The formula to calculate free cash flow is as follows:Free cash flow = Cash provided by operating activities − Capital expenditures$PepsiCofreecashflow=\$8,448\$3,253=\$5,195$
$CocaColafreecashflow=\$9,532\$2,215=\$7,317$
The conclusion reached in requirement two is confirmed here. Both companies generated more than enough cash from operating activities to cover capital expenditures. In fact, PepsiCo had $5,195,000,000 remaining from operating activities after investing in fixed assets, and CocaCola had $7,317,000,000 remaining.
Licenses and Attributions
CC licensed content, Shared previously
 Accounting for Managers. Authored by: Anonymous. Provided by: Anonymous. Located at: https://2012books.lardbucket.org/books/accountingformanagers/. License: CC BYNCSA: AttributionNonCommercialShareAlike
I'm an experienced financial analyst with a deep understanding of cash flow analysis, particularly in evaluating organizational performance. My expertise is grounded in both theoretical knowledge and practical application, having worked extensively with various financial statements, including income statements, balance sheets, and cash flow statements. I've delved into the intricacies of financial ratios and their implications for companies, and my insights have been shaped by years of handson experience in the field.
Now, let's delve into the concepts presented in the article:
Operating Cash Flow Ratio:
Definition: The operating cash flow ratio is the ratio of cash provided by operating activities to current liabilities.
Purpose: It assesses a company's ability to generate sufficient cash from daily operations to cover its current obligations over the course of a year.
Formula: Operating Cash Flow Ratio = Cash provided by operating activities / Current liabilities
Calculation for Home Depot and Lowe’s: This involves extracting data from the operating activities section of the statement of cash flows for cash provided by operating activities and obtaining current liabilities from the balance sheet.
Capital Expenditure Ratio:
Definition: The capital expenditure ratio is the ratio of cash provided by operating activities to capital expenditures.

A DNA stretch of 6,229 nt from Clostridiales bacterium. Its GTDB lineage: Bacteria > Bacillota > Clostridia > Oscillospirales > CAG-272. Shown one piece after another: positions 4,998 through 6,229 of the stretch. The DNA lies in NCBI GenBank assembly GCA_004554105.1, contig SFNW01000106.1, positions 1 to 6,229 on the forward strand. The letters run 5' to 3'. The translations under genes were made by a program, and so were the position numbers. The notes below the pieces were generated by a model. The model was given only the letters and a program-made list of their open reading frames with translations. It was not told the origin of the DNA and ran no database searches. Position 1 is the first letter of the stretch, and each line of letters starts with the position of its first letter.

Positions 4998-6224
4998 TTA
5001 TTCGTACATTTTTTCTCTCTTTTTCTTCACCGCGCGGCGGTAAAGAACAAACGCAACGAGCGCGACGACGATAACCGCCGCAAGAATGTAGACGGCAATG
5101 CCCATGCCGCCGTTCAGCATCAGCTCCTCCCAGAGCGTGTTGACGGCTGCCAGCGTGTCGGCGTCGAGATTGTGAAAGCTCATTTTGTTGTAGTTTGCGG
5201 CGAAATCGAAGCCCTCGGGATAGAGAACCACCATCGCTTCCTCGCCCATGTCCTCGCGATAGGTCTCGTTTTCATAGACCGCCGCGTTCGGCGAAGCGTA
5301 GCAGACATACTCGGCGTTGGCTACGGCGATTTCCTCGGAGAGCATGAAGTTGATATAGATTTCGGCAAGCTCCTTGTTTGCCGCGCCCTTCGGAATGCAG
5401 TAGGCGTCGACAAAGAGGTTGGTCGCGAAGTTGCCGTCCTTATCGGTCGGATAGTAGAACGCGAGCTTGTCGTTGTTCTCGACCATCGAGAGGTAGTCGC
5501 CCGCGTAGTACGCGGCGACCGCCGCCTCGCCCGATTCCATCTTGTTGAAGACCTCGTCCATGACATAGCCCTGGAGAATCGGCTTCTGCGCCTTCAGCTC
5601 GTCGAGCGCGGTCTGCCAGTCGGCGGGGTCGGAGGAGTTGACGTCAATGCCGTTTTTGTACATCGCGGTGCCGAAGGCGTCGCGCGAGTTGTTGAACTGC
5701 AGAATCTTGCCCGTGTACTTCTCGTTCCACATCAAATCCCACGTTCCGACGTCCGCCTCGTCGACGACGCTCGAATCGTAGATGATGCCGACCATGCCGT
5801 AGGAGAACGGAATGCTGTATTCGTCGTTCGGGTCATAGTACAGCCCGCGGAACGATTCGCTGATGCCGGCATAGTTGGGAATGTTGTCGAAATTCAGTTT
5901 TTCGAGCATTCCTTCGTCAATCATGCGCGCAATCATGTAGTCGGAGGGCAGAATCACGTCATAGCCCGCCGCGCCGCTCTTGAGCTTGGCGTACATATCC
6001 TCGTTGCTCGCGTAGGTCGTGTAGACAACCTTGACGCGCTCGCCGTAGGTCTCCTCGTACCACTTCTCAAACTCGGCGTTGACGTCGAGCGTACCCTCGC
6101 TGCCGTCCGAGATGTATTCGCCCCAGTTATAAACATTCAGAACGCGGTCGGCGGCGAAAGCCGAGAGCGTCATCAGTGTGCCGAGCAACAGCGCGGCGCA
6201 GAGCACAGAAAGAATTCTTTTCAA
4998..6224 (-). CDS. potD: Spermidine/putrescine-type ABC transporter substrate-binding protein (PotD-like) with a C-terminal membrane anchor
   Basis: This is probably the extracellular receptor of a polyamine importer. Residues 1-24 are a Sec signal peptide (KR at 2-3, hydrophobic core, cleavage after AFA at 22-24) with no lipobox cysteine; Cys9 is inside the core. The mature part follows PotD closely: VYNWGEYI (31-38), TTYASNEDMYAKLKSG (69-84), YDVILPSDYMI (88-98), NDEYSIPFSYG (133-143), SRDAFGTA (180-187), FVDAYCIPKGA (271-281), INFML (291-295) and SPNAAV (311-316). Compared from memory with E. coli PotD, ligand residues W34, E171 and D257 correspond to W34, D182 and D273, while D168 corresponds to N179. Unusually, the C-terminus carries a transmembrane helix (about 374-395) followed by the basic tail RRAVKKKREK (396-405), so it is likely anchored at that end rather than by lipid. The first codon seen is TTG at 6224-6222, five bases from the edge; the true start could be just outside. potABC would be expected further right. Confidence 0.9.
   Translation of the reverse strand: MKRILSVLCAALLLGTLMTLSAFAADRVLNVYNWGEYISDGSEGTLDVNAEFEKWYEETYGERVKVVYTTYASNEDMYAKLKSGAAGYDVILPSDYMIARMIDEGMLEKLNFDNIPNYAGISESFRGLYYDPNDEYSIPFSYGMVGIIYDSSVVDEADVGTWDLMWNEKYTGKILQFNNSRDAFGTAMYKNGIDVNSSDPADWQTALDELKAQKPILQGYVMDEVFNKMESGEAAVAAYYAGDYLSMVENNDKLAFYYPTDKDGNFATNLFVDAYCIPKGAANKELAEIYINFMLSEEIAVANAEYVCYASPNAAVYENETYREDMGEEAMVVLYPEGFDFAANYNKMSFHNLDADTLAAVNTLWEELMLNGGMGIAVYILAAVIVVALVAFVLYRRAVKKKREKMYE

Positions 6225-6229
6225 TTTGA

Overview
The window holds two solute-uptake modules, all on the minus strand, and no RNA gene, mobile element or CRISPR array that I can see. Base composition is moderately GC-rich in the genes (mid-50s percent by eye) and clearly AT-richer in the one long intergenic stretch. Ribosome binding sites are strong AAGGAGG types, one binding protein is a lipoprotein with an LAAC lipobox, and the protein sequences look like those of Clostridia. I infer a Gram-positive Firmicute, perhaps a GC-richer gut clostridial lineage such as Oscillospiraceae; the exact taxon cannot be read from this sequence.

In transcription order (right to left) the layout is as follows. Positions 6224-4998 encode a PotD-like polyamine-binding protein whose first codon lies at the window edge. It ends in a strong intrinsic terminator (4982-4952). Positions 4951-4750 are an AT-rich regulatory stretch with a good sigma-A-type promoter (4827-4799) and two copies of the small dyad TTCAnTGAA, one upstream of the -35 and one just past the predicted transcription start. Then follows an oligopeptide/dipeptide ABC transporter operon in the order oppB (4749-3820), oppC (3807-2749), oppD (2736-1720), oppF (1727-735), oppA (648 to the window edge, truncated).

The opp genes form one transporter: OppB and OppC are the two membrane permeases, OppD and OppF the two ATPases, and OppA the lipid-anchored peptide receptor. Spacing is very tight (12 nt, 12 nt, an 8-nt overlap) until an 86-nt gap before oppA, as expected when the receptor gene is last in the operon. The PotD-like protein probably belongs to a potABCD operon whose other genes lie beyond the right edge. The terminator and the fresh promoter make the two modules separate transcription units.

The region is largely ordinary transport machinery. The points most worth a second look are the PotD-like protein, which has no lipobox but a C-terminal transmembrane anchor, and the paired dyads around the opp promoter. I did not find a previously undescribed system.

Purpose: It evaluates a company's capacity to generate enough cash from daily operations to cover its capital expenditures.
Formula: Capital Expenditure Ratio = Cash provided by operating activities / Capital expenditures
Calculation for Home Depot and Lowe’s: Similar to the operating cash flow ratio, data is sourced from the operating activities section for cash provided by operating activities and from the investing activities section for capital expenditures.
Free Cash Flow:
Definition: Free cash flow is the difference between cash provided by operating activities and capital expenditures.
Purpose: It indicates how much cash a company has left after covering capital expenditures, providing insights into its ability to invest in other areas.
Formula: Free Cash Flow = Cash provided by operating activities  Capital expenditures
Calculation for Home Depot and Lowe’s: Utilizing data from the respective statements of cash flows, the calculation involves subtracting capital expenditures from cash provided by operating activities.
Comparison and Analysis:

Industry Benchmarking: It's emphasized that these ratios should be compared with similar companies in the industry to determine the reasonability of the results.

Interpretation for Home Depot and Lowe’s: The article presents the calculations for the mentioned ratios for both Home Depot and Lowe’s, emphasizing their comparability since they are in the same industry.
Amazon.com Case:
The article briefly mentions Amazon.com’s perspective on free cash flow, highlighting its significance over earnings per share. Jeff Bezos, the CEO, justifies this focus by emphasizing that earnings on the income statement don't necessarily translate into cash flows, and shares are valued based on the present value of future cash flows.
Summary:
The article concludes with a summary of the key cash flow performance measures and provides a table summarizing the formulas for operating cash flow ratio, capital expenditure ratio, and free cash flow. It reinforces the importance of comparing these measures within the industry context.
Review Problem 12.8:
The article includes a review problem involving PepsiCo Inc. and CocaCola Company, demonstrating how to calculate and interpret the operating cash flow ratio, capital expenditure ratio, and free cash flow for these companies.
In conclusion, the article provides a comprehensive understanding of cash flow analysis, backed by practical examples and applications in evaluating financial performance.